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    Using Nouns and Noun Phrases as Subjects

    Using Nouns and Noun Phrases as Subjects

    A noun is traditionally defined as a word that denotes a person, place, thing, or idea. A noun phrase is a phrase consisting of a noun and any modifiers, complements, or determiners. Pronouns are a subcategory of nouns which take the place of nouns and noun phrases.

    In grammar, a subject is a word, phrase, or clause that performs the action of or acts upon the verb. In the English language, nouns, pronouns, and noun phrases most frequently function as subjects. Examples of nouns including pronouns and noun phrases as subjects include the following:

    • Cats chase mice. (noun)
    • Babies cry, eat, and sleep. (noun)
    • I love my husband. (pronoun)
    • No one is smarter. (pronoun)
    • My puppy woke me up too early. (noun phrase)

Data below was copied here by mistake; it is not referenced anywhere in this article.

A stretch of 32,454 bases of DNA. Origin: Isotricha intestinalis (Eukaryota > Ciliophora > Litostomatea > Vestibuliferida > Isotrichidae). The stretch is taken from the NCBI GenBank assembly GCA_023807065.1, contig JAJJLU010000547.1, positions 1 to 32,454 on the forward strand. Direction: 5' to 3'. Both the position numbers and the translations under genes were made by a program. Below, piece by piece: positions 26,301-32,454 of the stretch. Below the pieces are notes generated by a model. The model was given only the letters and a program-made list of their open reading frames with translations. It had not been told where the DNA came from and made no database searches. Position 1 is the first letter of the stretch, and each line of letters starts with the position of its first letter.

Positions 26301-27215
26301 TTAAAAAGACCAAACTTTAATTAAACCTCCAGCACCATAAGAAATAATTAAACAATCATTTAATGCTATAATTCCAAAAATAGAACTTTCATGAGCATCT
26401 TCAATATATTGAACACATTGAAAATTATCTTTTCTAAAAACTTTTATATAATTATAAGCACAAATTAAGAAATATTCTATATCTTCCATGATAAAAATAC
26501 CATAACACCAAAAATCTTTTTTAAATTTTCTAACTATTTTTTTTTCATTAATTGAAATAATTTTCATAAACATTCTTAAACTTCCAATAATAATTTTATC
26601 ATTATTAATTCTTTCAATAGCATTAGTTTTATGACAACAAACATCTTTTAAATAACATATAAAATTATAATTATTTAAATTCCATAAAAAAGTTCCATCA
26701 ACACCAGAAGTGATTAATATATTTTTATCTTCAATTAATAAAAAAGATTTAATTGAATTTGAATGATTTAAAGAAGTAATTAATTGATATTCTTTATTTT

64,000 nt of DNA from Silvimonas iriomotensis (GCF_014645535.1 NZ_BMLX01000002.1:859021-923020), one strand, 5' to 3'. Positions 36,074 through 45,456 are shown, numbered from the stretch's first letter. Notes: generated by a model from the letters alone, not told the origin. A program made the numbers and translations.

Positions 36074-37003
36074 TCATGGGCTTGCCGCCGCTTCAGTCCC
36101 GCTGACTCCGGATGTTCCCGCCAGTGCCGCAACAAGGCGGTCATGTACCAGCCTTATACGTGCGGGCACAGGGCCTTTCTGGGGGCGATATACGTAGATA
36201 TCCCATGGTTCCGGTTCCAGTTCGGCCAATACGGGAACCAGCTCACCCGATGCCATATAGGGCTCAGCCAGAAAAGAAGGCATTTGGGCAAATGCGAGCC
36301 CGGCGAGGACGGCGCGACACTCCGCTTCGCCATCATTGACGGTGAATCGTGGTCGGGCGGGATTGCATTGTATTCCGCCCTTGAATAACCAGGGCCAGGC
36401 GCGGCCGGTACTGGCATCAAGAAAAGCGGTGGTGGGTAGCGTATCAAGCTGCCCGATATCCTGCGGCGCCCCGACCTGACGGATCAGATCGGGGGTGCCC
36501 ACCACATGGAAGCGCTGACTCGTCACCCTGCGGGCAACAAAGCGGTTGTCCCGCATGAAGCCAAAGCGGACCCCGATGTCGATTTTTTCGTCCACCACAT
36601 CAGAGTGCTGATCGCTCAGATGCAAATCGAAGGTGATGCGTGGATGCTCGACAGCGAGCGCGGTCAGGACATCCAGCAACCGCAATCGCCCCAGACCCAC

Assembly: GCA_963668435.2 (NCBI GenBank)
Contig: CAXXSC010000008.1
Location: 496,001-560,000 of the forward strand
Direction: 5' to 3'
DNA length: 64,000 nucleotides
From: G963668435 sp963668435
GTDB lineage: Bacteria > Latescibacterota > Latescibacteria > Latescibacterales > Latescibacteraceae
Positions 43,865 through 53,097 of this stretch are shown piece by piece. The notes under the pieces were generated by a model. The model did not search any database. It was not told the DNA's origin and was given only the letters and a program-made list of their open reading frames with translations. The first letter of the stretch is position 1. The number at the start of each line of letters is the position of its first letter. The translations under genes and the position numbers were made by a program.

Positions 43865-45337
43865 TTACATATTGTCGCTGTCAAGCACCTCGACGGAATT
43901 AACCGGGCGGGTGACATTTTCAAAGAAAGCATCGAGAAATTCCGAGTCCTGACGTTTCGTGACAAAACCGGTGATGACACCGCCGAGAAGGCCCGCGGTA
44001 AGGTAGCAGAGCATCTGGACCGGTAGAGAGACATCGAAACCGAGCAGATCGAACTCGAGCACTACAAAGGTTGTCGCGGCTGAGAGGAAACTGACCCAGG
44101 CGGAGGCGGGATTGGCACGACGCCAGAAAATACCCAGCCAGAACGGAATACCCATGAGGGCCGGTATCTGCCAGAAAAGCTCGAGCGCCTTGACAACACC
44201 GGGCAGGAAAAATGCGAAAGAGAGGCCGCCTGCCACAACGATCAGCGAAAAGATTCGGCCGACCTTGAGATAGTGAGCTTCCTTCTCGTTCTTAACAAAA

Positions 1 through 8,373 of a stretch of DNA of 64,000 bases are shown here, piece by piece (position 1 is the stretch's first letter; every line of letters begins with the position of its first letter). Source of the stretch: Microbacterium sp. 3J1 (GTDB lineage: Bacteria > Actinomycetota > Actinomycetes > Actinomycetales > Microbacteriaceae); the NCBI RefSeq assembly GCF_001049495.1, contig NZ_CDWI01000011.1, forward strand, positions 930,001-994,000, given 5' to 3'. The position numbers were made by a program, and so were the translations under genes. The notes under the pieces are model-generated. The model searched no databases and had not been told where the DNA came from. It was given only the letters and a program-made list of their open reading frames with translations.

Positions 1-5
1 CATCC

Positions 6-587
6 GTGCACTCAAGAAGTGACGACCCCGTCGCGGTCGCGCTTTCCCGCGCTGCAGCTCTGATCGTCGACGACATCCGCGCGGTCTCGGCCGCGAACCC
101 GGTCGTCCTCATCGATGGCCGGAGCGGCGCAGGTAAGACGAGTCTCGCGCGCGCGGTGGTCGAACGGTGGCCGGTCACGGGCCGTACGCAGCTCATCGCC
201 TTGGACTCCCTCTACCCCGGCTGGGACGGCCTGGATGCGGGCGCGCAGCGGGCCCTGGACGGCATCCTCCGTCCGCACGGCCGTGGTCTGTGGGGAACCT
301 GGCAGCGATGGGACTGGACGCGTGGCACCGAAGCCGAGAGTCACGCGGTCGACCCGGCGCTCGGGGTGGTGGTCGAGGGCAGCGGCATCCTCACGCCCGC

• The exuberant woman with the pink hat sells seashells by the seashore. (noun phrase)

    Noun Phrase as Subject

    Noun Phrase as Subject

    Pronoun as Subject

    Pronoun as Subject

    References

    Brinton, Laurel J. & Donna M. Brinton. 2010. The linguistic structure of Modern English, 2nd edn. Amsterdam: John Benjamins Publishing Company.
    Hopper, Paul J. 1999. A short course in grammar. New York: W. W. Norton & Company.
    Huddleston, Rodney. 1984. Introduction to the grammar of English. Cambridge: Cambridge University Press.

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